This film asks the musical question, “Is Robert Fripp a virtuoso guitarist, sensitive tone-poet – or brutal taskmaster?” The answer is, resoundingly, yes. Throughout this rock doc, Fripp’s acerbic comments intermingle with a backstage view – literally – of the prog institution, including co-guitarist Jakko Jakszyk. Interviews with ex-Crim members Adrian Belew and Bill Bruford provide vital insights.
Since 1969, Crimson has gone through endless permutations, but the focus here is a recent tour. You feel for roadie Paul Stratford, who describes hard work in a succession of “horrible, cold, dark halls.” Get up close to Fripp’s favorite Les Paul clone, a Fernandes Goldtop Custom with Kahler locking vibrato. A tech reveals the importance of Fripp’s irreplaceable electronics rack, containing decades of stored sounds.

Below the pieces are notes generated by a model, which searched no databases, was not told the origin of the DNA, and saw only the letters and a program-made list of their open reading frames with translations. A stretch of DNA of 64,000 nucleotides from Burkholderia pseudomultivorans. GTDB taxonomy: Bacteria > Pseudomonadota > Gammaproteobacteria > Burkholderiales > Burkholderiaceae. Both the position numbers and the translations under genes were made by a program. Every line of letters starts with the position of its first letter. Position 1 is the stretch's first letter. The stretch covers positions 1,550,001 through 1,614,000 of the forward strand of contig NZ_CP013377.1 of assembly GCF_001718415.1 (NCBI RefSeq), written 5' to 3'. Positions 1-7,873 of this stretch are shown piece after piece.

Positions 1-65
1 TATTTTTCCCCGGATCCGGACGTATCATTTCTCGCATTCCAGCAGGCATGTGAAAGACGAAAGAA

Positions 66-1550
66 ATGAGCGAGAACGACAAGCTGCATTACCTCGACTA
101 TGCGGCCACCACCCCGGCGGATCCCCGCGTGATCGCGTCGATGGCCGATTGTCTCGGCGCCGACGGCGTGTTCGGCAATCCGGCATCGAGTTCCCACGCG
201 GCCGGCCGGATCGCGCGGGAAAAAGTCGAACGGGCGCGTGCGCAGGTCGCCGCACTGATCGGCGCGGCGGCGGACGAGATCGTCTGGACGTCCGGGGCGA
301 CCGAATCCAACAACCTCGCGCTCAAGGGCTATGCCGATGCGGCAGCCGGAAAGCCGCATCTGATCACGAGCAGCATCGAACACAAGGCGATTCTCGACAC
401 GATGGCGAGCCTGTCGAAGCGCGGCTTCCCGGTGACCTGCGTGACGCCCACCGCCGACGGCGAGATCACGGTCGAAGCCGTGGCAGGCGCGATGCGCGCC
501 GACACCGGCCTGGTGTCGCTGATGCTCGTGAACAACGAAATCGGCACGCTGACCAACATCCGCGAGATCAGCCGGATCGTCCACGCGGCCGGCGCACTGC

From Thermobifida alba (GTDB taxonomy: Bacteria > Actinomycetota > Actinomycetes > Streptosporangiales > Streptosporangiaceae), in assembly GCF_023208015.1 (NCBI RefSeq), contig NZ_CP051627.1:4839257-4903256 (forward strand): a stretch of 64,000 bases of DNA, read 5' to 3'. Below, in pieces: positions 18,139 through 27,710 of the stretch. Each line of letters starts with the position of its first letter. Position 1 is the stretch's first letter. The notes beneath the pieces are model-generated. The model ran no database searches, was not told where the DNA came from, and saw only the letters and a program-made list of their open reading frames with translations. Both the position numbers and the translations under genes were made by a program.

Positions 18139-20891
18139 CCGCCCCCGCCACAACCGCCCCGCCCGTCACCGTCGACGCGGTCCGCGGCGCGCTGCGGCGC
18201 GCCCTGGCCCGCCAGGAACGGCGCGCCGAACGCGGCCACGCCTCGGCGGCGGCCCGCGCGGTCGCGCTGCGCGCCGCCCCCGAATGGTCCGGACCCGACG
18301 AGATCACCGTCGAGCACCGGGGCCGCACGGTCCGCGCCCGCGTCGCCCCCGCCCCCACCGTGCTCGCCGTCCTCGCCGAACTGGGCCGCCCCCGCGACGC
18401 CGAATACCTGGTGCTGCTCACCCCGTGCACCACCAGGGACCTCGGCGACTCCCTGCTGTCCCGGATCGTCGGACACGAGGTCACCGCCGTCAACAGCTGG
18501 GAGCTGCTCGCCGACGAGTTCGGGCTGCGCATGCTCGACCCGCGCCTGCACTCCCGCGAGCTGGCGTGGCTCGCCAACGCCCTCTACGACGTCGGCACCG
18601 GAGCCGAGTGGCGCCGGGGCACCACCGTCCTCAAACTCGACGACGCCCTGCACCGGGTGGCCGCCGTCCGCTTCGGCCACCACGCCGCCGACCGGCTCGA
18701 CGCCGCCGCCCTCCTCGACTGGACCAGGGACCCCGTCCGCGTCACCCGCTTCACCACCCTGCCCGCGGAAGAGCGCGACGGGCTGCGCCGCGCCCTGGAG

There are difficult interviews with drummer Bill Rieflin, on the tour while suffering from cancer before his death in 2020. Turning to 1969-’70, original Crimson frontman Greg Lake gets thrown under the tour bus as a power-hungry egomaniac. This being Robert Fripp, we expect navel gazing, but the chief pleasure is observing the real life of working musicians. It’s a difficult job, but a result is the glorious noise of King Crimson.
This article originally appeared in VG’s February 2023 issue. All copyrights are by the author and Vintage Guitar magazine. Unauthorized replication or use is strictly prohibited.